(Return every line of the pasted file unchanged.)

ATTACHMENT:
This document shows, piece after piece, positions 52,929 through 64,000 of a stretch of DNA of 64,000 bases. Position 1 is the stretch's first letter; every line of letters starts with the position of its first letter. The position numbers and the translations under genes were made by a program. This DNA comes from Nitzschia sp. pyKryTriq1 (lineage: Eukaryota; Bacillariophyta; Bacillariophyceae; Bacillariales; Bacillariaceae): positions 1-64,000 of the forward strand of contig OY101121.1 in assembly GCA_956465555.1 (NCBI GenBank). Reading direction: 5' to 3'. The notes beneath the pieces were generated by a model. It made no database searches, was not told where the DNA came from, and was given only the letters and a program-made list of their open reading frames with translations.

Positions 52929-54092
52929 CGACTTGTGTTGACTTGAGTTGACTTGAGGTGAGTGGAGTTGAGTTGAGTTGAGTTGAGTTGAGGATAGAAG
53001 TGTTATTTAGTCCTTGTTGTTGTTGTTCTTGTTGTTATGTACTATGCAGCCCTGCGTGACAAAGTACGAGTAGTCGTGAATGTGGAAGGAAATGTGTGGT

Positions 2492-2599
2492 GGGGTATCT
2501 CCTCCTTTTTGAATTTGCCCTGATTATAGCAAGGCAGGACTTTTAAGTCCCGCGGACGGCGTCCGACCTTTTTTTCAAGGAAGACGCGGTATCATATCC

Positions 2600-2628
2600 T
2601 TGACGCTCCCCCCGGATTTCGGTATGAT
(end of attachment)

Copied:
This document shows, piece after piece, positions 52,929 through 64,000 of a stretch of DNA of 64,000 bases. Position 1 is the stretch's first letter; every line of letters starts with the position of its first letter. The position numbers and the translations under genes were made by a program. This DNA comes from Nitzschia sp. pyKryTriq1 (lineage: Eukaryota; Bacillariophyta; Bacillariophyceae; Bacillariales; Bacillariaceae): positions 1-64,000 of the forward strand of contig OY101121.1 in assembly GCA_956465555.1 (NCBI GenBank). Reading direction: 5' to 3'. The notes beneath the pieces were generated by a model. It made no database searches, was not told where the DNA came from, and was given only the letters and a program-made list of their open reading frames with translations.

Positions 52929-54092
52929 CGACTTGTGTTGACTTGAGTTGACTTGAGGTGAGTGGAGTTGAGTTGAGTTGAGTTGAGTTGAGGATAGAAG
53001 TGTTATTTAGTCCTTGTTGTTGTTGTTCTTGTTGTTATGTACTATGCAGCCCTGCGTGACAAAGTACGAGTAGTCGTGAATGTGGAAGGAAATGTGTGGT

Positions 2492-2599
2492 GGGGTATCT
2501 CCTCCTTTTTGAATTTGCCCTGATTATAGCAAGGCAGGACTTTTAAGTCCCGCGGACGGCGTCCGACCTTTTTTTCAAGGAAGACGCGGTATCATATCC

Positions 2600-2628
2600 T
2601 TGACGCTCCCCCCGGATTTCGGTATGAT